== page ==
Russia and Egypt are moving toward a deal to build a Russian-sponsored, $4.6bn port and industrial free-trade zone along the Suez canal, according to Russian media.
The announcement, by a Russian trade minister, comes as Egypt pivots toward Moscow amid economic turmoil resulting from an IMF bailout, and as oil supplies from Saudi Arabia have been cut off following Egypt’s support of Russia in Syria.
Denis Manturov, Russia’s minister of trade, said on 25 November that Egypt had agreed to allocate 80 hectares in Port Said to Russia for an industrial zone that could expand to 2,000 hectares, TASS reported.
The zone would be financed, built and occupied by Russian firms over the next 20 years. Among the tenants are expected to be carmakers, petrochemical enterprises, energy and medical companies; altogether, it is estimated that 77,000 jobs will be created.
Since taking power, Egyptian President Abdel Fattah al-Sisi has made a number of promises for large development schemes, but few have materialised.
According to TASS, Manturov said discussions on the industrial zone agreement "may be completed" in the first quarter of 2017.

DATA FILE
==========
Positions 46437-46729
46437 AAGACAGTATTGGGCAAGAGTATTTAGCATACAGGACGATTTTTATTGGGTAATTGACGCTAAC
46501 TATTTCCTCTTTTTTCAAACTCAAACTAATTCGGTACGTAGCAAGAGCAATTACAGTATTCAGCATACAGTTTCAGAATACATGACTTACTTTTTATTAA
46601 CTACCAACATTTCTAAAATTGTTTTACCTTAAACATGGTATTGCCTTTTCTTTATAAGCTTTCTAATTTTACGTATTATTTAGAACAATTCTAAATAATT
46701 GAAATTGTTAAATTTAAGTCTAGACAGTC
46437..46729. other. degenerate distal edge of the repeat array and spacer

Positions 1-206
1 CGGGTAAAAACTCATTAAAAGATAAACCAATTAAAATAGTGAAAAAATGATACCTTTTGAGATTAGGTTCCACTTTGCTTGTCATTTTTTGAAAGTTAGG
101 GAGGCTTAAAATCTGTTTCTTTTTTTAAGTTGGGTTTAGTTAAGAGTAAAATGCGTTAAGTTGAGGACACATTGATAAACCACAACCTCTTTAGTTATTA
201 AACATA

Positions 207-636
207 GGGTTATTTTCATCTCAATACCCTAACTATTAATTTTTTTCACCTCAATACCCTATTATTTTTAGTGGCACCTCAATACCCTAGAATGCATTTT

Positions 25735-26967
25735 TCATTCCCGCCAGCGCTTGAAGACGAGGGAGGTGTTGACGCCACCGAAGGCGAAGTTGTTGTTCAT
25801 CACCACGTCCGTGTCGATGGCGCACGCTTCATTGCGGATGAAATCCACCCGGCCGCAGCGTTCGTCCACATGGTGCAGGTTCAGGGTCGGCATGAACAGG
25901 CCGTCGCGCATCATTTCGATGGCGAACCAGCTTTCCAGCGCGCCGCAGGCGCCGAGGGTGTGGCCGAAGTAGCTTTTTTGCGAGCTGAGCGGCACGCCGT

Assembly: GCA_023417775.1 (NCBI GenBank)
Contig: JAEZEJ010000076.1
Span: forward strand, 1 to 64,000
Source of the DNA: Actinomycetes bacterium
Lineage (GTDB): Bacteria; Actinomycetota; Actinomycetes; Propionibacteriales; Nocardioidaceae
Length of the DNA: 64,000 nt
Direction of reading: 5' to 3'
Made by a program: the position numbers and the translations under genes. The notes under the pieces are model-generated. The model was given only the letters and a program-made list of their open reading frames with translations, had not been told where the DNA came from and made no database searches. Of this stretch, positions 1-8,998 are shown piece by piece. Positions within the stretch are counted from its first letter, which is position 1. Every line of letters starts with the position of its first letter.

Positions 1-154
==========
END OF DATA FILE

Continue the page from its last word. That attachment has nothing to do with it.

The project has been under discussion since 2014, and a memorandum of understanding was signed in February. However talks stopped following the shooting down of a Russian airliner over the Sinai in October last year.
There has been speculation that Egypt’s decision to go ahead with the scheme is linked to a sudden cooling in relations with Saudi Arabia, which has been, up until now, its main sponsor in the Arab world, along with the UAE.
Saudi Arabia agreed in April this year to provide Egypt with 700,000 tonnes of fuel every month for five years on easy repayment terms, but the Saudis cut their oil supply to Egypt, giving no reason, after Cairo’s decision in October to back Russia’s UN Security Council resolution concerning the bombing of Aleppo.
President al-Sisi has moved closer to Moscow and the regime of Syrian president Bashar al-Assad, even reportedly sending air crews to fly Syrian planes.
Egyptians, meanwhile, are struggling with rampant inflation after their government allowed the Egyptian pound to float on currency markets, one of the conditions of a $12bn bailout package agreed with the International Monetary Fund (IMF) earlier this month.
Image: American naval vessel, the San Antonio navigates the Suez canal in 2008 (US Navy/Creative Commons)